Three jailed for Thusha Kamaleswaran shooting
Thursday 19 April 2012
Three men jailed for life for a gang-related shooting that left a five-year-old girl paralysed were told today their ruthless crime was "an attack on society itself".
Nathaniel Grant, Anthony McCalla and Kazeem Kolawole were given life sentences at the Old Bailey for gunning down Thusha Kamaleswaran at her aunt's south London shop in March last year.
They were hunting for a rival gang member when Grant opened fire into the store, hitting shopper Roshan Selvakumar in the face and Thusha in the chest.
Passing sentence today Judge Martin Stephens QC told them: "Not one of you has, in my judgment, shown a sliver of remorse."
He went on: "This is an exceptional case of the utmost gravity.
"Shooting into a shop, a confined space where it was known there were people present, is an attack on society itself by men who saw themselves as outside the law and above the law."
The trio were found guilty last month of causing grievous bodily harm with intent to Thusha and Mr Selvakumar, as well as attempted murder of their intended victim Roshaun Bryan.
Grant will serve a minimum of 17 years, and Kolawole and McCalla at least 14 years.
The judge told them: "Much of what you did was captured on CCTV and has been shown on television screens across the land.
"One can only imagine the effect on the public when they saw what you had done."
He said Kolawole, 19, of Kennington, south east London; McCalla, 20, of Streatham, south London; and Grant, 21, of Camberwell, south east London had gone out with a "determined, premeditated intention to kill" that day.
Judge Stephens continued: "Mr Selvakumar was hit in the head but miraculously survived with a piece of bullet remaining in his head.
"Five-year-old Thusha, who was dancing around with her family in the shop, was hit in the body. Only the skill and devotion of the medical teams who became involved saved her life but she remains paralysed below her chest and this condition is permanent.
"This simple but devastating statement of the essential facts of the case illustrate the gravity of these offences."
Kolawole has a previous conviction for affray; McCalla for robbery, affray, possessing an offensive weapon with intent and violent disorder; and Grant for robbery and possession of an offensive weapon.
Grant was also previously acquitted of a shooting in which an 18-year-old was gunned down as he walked into a branch of Costcutter in south London.
Today the judge said the trio posed "a significant risk to members of the public of serious harm in the future".
He said: "You, Grant, were the gunman and the other two your fully supportive lieutenants backing up all your actions to the hilt and giving you the support and encouragement to carry out these terrible deeds."
The three men were members of the Brixton-based OC (Organised Criminals) gang, and were on the hunt for a member of their bitter rivals ABM (All Bout Money).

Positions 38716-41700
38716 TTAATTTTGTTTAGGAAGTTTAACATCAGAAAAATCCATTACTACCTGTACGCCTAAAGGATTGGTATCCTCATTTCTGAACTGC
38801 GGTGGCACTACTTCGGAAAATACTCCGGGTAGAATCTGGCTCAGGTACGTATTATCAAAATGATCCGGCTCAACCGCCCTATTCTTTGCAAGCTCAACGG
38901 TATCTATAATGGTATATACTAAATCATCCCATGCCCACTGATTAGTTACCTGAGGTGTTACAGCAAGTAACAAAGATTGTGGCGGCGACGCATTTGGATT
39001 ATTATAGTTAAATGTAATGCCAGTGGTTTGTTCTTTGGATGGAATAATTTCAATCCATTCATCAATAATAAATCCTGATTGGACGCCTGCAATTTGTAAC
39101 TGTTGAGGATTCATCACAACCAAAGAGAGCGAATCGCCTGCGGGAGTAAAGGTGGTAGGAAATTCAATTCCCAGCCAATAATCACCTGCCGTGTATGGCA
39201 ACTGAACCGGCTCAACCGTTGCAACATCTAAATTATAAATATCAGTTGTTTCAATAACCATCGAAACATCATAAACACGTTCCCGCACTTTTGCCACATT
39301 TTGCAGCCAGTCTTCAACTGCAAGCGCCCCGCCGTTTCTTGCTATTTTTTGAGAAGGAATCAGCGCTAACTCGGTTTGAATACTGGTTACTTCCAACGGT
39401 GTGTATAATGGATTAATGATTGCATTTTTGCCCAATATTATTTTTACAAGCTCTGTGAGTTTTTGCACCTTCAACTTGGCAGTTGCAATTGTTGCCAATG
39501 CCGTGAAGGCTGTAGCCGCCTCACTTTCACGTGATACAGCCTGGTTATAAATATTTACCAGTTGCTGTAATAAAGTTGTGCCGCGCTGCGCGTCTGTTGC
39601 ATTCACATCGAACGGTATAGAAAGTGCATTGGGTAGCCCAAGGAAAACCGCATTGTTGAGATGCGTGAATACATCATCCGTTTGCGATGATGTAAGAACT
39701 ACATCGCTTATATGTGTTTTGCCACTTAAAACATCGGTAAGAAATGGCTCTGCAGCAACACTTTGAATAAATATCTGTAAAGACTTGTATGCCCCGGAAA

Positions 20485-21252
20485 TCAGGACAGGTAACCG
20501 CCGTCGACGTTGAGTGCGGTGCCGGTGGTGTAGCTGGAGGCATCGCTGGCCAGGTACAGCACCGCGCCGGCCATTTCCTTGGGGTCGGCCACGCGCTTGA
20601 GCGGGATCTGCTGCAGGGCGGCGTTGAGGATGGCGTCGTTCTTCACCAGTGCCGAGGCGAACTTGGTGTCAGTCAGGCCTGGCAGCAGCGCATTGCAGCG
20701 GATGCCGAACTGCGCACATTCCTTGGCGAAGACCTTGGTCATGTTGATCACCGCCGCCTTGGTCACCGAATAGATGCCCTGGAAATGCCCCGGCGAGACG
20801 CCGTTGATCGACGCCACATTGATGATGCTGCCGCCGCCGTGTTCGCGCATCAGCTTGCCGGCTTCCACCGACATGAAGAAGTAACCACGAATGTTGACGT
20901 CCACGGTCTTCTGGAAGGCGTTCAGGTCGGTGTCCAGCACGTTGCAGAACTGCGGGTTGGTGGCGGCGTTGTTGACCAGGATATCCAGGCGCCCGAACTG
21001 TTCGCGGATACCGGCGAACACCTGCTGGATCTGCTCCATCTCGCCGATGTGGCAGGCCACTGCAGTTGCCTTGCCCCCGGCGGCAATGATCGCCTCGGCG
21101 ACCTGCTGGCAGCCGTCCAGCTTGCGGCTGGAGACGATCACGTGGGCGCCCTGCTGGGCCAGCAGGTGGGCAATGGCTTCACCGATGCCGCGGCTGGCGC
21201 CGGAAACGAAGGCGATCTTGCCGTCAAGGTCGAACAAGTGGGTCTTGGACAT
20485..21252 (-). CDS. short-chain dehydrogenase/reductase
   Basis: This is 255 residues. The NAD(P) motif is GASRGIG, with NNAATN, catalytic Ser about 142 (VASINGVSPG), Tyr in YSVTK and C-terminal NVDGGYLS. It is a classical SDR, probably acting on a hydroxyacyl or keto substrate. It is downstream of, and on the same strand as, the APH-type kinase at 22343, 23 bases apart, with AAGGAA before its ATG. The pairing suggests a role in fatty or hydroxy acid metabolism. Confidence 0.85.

Thusha was hit in the chest and the bullet passed through the seventh vertebra of her spine.
She went into cardiac arrest twice and had to undergo emergency surgery in the shop and at hospital, and is now permanently paralysed.
Mr Selvakumar has bullet fragments lodged in his head that cannot safely be removed.
In a statement released through the police, Thusha's parents Jeyakumar Ghanasekaram and his wife Sharmila Kamaleswaran thanked emergency services for saving their daughter's life.
They said: "We are very happy justice has been done."
In a victim impact statement, Mrs Kamaleswaran said she had suffered severe insomnia since the shooting.
Re-living the aftermath of the attack, she said: "To see her lying in a hospital bed just took all of my heart away. My other children were crying. They couldn't understand why this had happened. I can not think of a worse time in my life.
"It is so difficult now to see that her condition has brought all her dreams of being an aspiring dancer and musician to a shattering end and that all her practice of both from a young age has all been in vain.
"It is hard for all at home to see an innocent child who had been hopping around like a little rabbit, playing with her siblings and friends now paralysed for life.
"Whilst tears roll from her eyes, Thusha will often mournfully say "I miss my school friends and teachers terribly and I now have to live like this for the rest of my life."
Speaking outside court, Detective Superintendent Gordon Allison said the only time the men had apologised or shown any remorse was when they were seeking to reduce their prison sentences.
He said: "To the gang members in London: Trident gang command is here. Should you wish to leave gangs, we will engage with you and help you.
"If you do not want to leave gangs and you want to go on with your criminality, we will come after you."
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